When ozone and skin oils meet, the resulting reaction may help remove ozone from an indoor environment, but it can also produce a personal cloud of pollutants that affects indoor air quality, according to a team of researchers.
In a computer model of indoor environments, the researchers show that a range of volatile and semi-volatile gases and substances are produced when ozone, a form of oxygen that can be toxic, reacts with skin oils carried by soiled clothes, a reaction that some researchers have likened to the less-than-tidy Peanuts comic strip character.
“When the ozone is depleted through human skin, we become the generator of the primary products, which can cause sensory irritations,” said Donghyun Rim, assistant professor of architectural engineering and an Institute for CyberScience associate, Penn State. “Some people call this higher concentration of pollutants around the human body the personal cloud, or we call it the ‘Pig-Pen Effect.'”
The substances that are produced by the reaction include organic compounds, such as carbonyls, that can irritate the skin and lungs, said Rim. People with asthma may be particularly vulnerable to ozone and ozone reaction products, he said.
According to the researchers, who reported their findings in a recent issue of Nature’s Communications Chemistry, skin oils contain substances, such as squalene, fatty acids and wax esters. If a person wears the same clothes too long – for example, more than a day – without washing, there is a chance that the clothes become more saturated with the oils, leading to a higher chance of reaction with ozone, which is an unstable gas.
“Squalene can react very effectively with ozone,” said Rim. “Squalene has a higher reaction rate with ozone because it has a double carbon bond and, because of its chemical makeup, the ozone wants to jump in and break this bond.”
Indoors, ozone concentration can range from 5 to 25 parts per billion – ppb – depending on how the air is circulating from outside to inside and what types of chemicals and surfaces are used in the building. In a polluted city, for example, the amount of ozone in indoor environments may be much higher.
“A lot of people think of the ozone layer when we talk about ozone,” said Rim. “But, we’re not talking about that ozone, that’s good ozone. But ozone at the ground level has adverse health impacts.”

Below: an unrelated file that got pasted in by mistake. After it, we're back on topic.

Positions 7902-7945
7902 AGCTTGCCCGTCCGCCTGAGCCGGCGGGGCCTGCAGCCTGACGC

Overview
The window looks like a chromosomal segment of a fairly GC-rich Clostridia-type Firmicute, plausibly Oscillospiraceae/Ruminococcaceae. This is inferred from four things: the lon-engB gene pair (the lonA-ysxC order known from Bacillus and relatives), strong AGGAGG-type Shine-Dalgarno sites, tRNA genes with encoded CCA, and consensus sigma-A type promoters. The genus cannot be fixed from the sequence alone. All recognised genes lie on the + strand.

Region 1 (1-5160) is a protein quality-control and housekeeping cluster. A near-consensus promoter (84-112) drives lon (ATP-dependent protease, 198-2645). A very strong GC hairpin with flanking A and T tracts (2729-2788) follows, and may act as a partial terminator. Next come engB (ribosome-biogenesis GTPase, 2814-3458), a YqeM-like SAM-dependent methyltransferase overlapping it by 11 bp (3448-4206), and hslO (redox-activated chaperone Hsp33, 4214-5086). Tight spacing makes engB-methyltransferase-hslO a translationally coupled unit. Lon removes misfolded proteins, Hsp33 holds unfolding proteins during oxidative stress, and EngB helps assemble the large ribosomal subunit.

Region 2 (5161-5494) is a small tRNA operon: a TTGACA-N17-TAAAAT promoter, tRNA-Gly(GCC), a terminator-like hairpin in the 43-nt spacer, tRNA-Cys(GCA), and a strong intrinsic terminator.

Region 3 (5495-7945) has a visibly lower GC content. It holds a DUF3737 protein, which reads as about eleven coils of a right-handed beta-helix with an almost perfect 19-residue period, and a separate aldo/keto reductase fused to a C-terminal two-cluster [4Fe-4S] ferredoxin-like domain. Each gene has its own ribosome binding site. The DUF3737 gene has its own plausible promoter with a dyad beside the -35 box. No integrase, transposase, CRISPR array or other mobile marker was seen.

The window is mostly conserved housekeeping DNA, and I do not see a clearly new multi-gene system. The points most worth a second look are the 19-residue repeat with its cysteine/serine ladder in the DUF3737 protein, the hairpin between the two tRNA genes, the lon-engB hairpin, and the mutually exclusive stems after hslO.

When ozone hits oils on skin and in dirty clothes, it can produce a personal cloud of irritants.
Wearing clean clothes might be a good idea for a lot of reasons, but it might not necessarily lead to reducing exposure to ozone, said Rim. For example, a single soiled t-shirt helps keep ozone out of the breathing zone by removing about 30 to 70 percent of the ozone circulating near a person.
“If you have clean clothes, that means you might be breathing in more of this ozone, which isn’t good for you either,” said Rim.
Rim said that the research is one part of a larger project to better understand the indoor environment where people spend most of their time.
“The bottom line is that we, humans, spend more than 90 percent of our time in buildings, or indoor environments, but, as far as actual research goes, there are still a lot of unknowns about what’s going on and what types of gases and particles we’re exposed to in indoor environments,” said Rim. “The things that we inhale, that we touch, that we interact with, many of those things are contributing to the chemical accumulations in our body and our health.”
Rather than advising people whether to wear clean or dirty clothes, the researchers suggest that people should focus on keeping ground ozone levels down. Better building design and filtration, along with cutting pollution, are ways that could cut the impact of the Pig-Pen Effect, they added.
To build and validate the models, the researchers used experimental data from prior experiments investigating reactions between ozone and squalene, and between ozone and clothing. The researchers then analyzed further how the squalene-ozone reaction creates pollutants in various indoor conditions.
The team relied on computer modeling to simulate indoor spaces that vary with ventilation conditions and how inhabitants of those spaces manage air quality, Rim said.
In the future, the team may look at how other common indoor sources, such as candle and cigarette smoke, could affect the indoor air quality and its impact on human health.
Rim worked on the study with Pascale S.J. Lakey, postdoctoral researcher and first author of the paper; Michael von Domaros, postdoctoral scholar; Krista M. Parry, graduate student; Douglas J. Tobias, professor, and Manabu Shiraiwa, associate professor, all in the department of chemistry, University of California, Irvine; Glenn C. Morrison, professor of environmental science and engineering, and Youngbo Won, graduate student in architectural engineering, Penn State.
The researchers are part of the Chemistry of Indoor Environment Consortium, a network of scientists studying indoor environments, which is supported by the Alfred P. Sloan Foundation.